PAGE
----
Steps have already been taken to address and improve the social arm of ESG commitments, and I expect this continue well into the new year and beyond. 

Consolidation in hotel tech

Technology adoption, accelerated by the pandemic across many sectors, has set the stakes pretty high for hospitality and even more so for hotels. Customers are seeking highly personalised stays and convenient touch points (whether self-service or face-to-face) at a time when the industry is grappling with labour shortages. Digital transformation has moved from a discretionary spend to become essential infrastructure and will serve an important purpose in the route to recovery.

Some hotel brands such as PUBLIC and citizenM designed and launched their own bespoke app, whereas on the supplier side, platforms such as ALICE and Duve introduced enhanced features and capabilities – all in response to the market shifts brought about by covid. 

Other tech developers are steering away from proprietary solutions. apaleo for instance created an Open Hospitality Cloud ecosystem in 2017, built from collaborations of multiple software suppliers that have agreed on a common API. Integration is one of the biggest pain points for general managers, and the ability to customise a tech stack is compromised when interfaces can’t speak to each other. If the shift towards contactless hotel stays is to become permanent, the need to easily upgrade or deploy technology will be paramount – particularly as new suppliers enter the market. Management system SIHOT has just launched an Integration Finder tool to enable hoteliers source additional functionalities and applications to enhance their internal systems.

Similarly, TripAdvisor Plus has upgraded its infrastructure to connect with partners including SiteMinder, Roiback, Derbysoft and WebHotelier. Taking this a step further, some companies such as Cendyn and Mews have merged with and acquired technology platforms to offer a more expansive suite of tools. 

Life House appears to be taking the same approach. A hotel brand and management company, the group has recently completed a $60 million funding round led by new investors KAYAK and Inovia Capital to sell its software platform directly to hoteliers and operators. Although a unique example where Life House is both hotel manager and software developer, the company will leverage API-first products in the market to build the platform.

The technology solutions that hoteliers require already exist, and I believe 2022 will be the year for greater collaboration.

Hotels embrace cryptocurrencies

Several enabling factors have supported a growing interest in and the adoption of cryptocurrencies. Just as Bitcoin was born out of the financial crash of 2007-08, the economic downturn brought about by the pandemic saw the collapse of the global stock markets. With that, the price of crypto dropped. Disposable time and potentially money as a result of the lockdowns has seen user interest in crypto spike. Currently, there are around 8,000 different cryptocurrencies and tokens listed on coincapmarket.com.

Earlier this year, The Kessler Collection became the first luxury hotel group in the United States to partner with BitPay. Chief financial officer Fravy Collazo said at the time: “This move will make it easier for guests traveling globally, both in time saved from going to a local currency exchange and in money saved with a lower exchange rate.” Since then, Pavilions Hotels & Resorts has made the shift too, along with a handful of independent hotels including the Bobby Hotel in Nashville (US), The Chedi Andermatt in Switzerland, and The Cranleigh Boutique in Bowness on Windermere (UK).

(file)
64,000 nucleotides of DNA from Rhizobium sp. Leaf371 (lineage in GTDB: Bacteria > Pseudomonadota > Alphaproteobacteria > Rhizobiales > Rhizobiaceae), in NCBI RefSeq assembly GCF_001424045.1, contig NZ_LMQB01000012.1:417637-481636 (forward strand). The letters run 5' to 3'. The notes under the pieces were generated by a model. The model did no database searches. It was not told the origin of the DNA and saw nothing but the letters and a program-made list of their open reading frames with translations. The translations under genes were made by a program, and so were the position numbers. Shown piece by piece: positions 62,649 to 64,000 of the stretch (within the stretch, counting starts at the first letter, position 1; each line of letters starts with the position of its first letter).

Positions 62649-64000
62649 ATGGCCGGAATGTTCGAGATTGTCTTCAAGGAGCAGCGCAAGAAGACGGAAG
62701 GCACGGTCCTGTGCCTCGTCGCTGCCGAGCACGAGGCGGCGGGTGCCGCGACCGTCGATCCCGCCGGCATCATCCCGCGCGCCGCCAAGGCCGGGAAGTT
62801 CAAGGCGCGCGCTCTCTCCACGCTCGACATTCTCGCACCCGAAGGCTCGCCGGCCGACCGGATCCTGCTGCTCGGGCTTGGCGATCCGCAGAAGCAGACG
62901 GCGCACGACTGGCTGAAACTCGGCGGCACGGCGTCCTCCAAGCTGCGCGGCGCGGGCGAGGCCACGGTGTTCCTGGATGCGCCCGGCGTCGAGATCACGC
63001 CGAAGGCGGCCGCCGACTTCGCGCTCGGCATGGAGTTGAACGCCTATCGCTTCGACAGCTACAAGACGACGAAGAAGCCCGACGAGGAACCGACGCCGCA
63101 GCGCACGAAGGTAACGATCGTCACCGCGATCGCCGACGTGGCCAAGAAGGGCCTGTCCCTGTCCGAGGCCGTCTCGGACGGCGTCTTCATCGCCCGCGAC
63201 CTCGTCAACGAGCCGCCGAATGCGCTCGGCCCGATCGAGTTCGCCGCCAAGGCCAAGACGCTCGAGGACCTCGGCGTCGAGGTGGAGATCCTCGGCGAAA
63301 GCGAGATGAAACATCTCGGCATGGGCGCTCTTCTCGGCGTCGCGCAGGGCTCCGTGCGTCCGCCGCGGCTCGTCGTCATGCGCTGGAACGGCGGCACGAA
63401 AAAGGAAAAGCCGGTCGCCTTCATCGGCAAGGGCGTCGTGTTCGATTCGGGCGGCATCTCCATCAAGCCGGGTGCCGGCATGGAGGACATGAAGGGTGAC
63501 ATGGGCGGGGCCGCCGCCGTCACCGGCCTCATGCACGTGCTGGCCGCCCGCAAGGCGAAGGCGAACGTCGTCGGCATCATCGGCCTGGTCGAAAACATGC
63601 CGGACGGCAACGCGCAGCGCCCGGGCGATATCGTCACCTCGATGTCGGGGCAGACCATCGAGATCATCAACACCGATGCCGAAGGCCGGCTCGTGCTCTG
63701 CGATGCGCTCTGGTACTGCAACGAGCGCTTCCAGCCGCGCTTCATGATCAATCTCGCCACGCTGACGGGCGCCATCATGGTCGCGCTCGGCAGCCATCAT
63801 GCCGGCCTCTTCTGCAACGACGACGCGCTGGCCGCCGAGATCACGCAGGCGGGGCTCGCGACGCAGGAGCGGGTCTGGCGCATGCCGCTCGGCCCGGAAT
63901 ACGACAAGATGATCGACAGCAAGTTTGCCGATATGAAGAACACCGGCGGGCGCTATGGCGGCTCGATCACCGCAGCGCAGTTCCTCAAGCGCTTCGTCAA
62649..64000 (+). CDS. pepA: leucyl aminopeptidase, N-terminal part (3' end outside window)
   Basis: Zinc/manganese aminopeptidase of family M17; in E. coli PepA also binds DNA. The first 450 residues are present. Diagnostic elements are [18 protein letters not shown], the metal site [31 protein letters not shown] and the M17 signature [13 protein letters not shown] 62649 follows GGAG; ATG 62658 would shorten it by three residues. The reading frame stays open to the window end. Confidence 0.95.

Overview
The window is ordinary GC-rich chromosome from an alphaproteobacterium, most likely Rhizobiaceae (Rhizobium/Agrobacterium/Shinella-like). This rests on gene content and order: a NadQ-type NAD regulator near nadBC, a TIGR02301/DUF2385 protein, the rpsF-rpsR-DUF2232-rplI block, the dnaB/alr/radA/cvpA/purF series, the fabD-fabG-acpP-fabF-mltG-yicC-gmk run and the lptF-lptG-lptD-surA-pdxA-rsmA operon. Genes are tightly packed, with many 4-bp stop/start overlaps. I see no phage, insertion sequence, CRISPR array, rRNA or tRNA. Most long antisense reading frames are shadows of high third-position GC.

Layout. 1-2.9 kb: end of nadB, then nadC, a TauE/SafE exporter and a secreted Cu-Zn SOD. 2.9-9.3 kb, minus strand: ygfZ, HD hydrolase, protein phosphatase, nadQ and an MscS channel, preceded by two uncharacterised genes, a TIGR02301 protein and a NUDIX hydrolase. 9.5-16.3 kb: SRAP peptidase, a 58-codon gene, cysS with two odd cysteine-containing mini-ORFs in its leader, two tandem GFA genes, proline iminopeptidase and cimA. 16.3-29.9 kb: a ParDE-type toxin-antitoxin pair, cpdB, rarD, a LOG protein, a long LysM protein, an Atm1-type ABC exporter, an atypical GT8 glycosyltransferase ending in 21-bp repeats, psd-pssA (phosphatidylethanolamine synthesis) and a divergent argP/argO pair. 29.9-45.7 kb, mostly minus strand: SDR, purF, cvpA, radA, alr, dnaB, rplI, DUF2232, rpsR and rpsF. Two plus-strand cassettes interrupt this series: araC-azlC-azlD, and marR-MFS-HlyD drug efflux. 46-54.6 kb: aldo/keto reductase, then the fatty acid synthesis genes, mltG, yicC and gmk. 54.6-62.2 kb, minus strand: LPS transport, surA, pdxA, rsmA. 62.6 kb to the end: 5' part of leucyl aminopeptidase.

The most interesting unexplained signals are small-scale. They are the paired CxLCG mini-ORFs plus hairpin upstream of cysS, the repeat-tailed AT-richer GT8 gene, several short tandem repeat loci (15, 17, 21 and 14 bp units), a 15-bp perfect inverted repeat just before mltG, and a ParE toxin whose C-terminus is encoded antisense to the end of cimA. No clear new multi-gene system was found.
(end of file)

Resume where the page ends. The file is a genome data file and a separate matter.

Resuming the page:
The flexibility granted from independently owning and/or operating hotels largely comes in to focus here. To my knowledge, none of the top hotel chains accept cryptocurrency though I suspect this will soon change. Other hospitality asset classes such as aparthotels already accept cryptocurrency as a form of payment. In the UK, brands such as Citadines, part of The Ascott Limited, allows international students to pay for their stay in crypto. The Ascott has even issued non-fungible tokens (NFTs), which are cryptographic assets on blockchain that provide proof of ownership and scarcity for digital content, as competition prizes for its loyalty members.

The knock-on effect this can have on loyalty programmes is huge. Rohit Talwar, CEO of Fast Future explained: “The Mastercard initiative is going to accept loyalty points, so for example I might be able to bring my loyalty points in from Hyatt and convert them to crypto and use this anywhere. But you’ll see more and more brands allowing customers to take their loyalty points in a crypto. I think we’ll also see more aggregators emerge who will allow exchange between loyalty points into crypto and back again, but I think we’ll also see some new and interesting partnerships. 

“For example, Singapore Airlines with their KrisFlyer program is allowing some level of conversion from crypto to their own tokens. You could start to see powerful alliances between hotel groups and airlines. We’re even starting to see some hotel brands being born as a crypto venture – whether that’s financing the property, the way they’re running the reservations business, or the way they’re running their loyalty scheme.”

As Talwar highlighted, major corporations outside of hospitality are showing greater interest in crypto. Companies such as Amazon and Walmart posted job vacancies this summer for a digital currency expert, and as industries like retail ramp up efforts to roll out a crypto strategy, others will begin to follow.

In this year’s Trendsetter webinar, Rohit Talwar (Fast Future), Lily Wecker (Zetland Capital) and Bram van der Hoek (Sircle Collection) contributed to the discussion. Watch the replay here

Here’s my 2021 travel trend predictions – how did I get on?